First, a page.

How Much Water Should You Drink?
In the past few years studies have shown that many of us don't drink enough water for good health. Most health promoters have urged us all to drink more water to avoid dehydration, particularly whilst exercising.
Initial symptoms of over-hydration include dizziness, nausea, apathy and confusion. However these symptoms are also associated with dehydration - so it's important to be aware of how much you are drinking.
Drinking water at every opportunity can cause serious problems, such as hyponatraemia or water intoxication. As the water content of the blood increases, the salt content is diluted. Consequently the amount of salt available to body tissues decreases, which can lead to problems with brain, heart and muscle function.
The British Dietetic Association guidelines state that an average adult should consume 2.5 litres of water per day. This intake needs to be increased during periods of hot weather or during and after periods of physical activity.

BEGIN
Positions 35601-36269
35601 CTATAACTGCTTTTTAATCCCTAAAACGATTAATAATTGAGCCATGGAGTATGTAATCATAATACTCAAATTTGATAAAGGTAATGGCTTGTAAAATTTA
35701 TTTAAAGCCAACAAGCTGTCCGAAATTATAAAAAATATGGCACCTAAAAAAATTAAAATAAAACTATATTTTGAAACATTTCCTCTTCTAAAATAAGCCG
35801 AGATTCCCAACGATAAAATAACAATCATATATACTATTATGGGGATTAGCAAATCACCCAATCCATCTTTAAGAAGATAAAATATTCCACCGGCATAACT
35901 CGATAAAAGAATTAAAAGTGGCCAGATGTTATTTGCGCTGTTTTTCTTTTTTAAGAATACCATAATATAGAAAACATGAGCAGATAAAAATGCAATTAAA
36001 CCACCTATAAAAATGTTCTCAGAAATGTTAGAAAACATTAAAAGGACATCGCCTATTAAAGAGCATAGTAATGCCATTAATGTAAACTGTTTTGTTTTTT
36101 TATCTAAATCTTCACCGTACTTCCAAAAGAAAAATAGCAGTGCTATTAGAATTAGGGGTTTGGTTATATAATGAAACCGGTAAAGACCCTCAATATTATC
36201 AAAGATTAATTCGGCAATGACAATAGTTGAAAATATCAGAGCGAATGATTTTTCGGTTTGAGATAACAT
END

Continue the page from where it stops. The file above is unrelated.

To keep your body full of energy and performing at its best, good hydration is essential.
We all need around 2 litres of fluid a day to keep our bodies properly hydrated. Water is the medium in which most of body processes take place, and makes up about two thirds of body Weight. We lose it via breath, sweat and urine.
The recommended daily two litres of fluid can come from any drinks: tea, coffee, coke, fruit juice - even beer, though we don't recommend drinking two litres of beer each day! We also get approximately half a litre from food eaten each day, about a quarter of daily needs, mostly from fruit and vegetables. Alternatives to water tend to have more calories, so it makes sense to get at least some of our daily fluid needs from water. Also, some studies have indicated that drinking plenty of water is beneficial to the immune system; good for the skin; alleviates constipation and can reduce the risk of kidney stones.
Dehydration can make you feel tired and lethargic, and will decrease your capacity for exercise. Extra fluid is needed in hot weather and when you exercise. For each hour of exercise you should drink an extra litre of fluid. If you have an illness that is causing sickness, diarrhoea or sweating, you will need to up your fluid intake to make up for the extra loss.
Making sure you are properly hydrated is an important part of general wellbeing - both feeling and looking good - drink up! (Source: http://www.Weightlossresources.co.uk)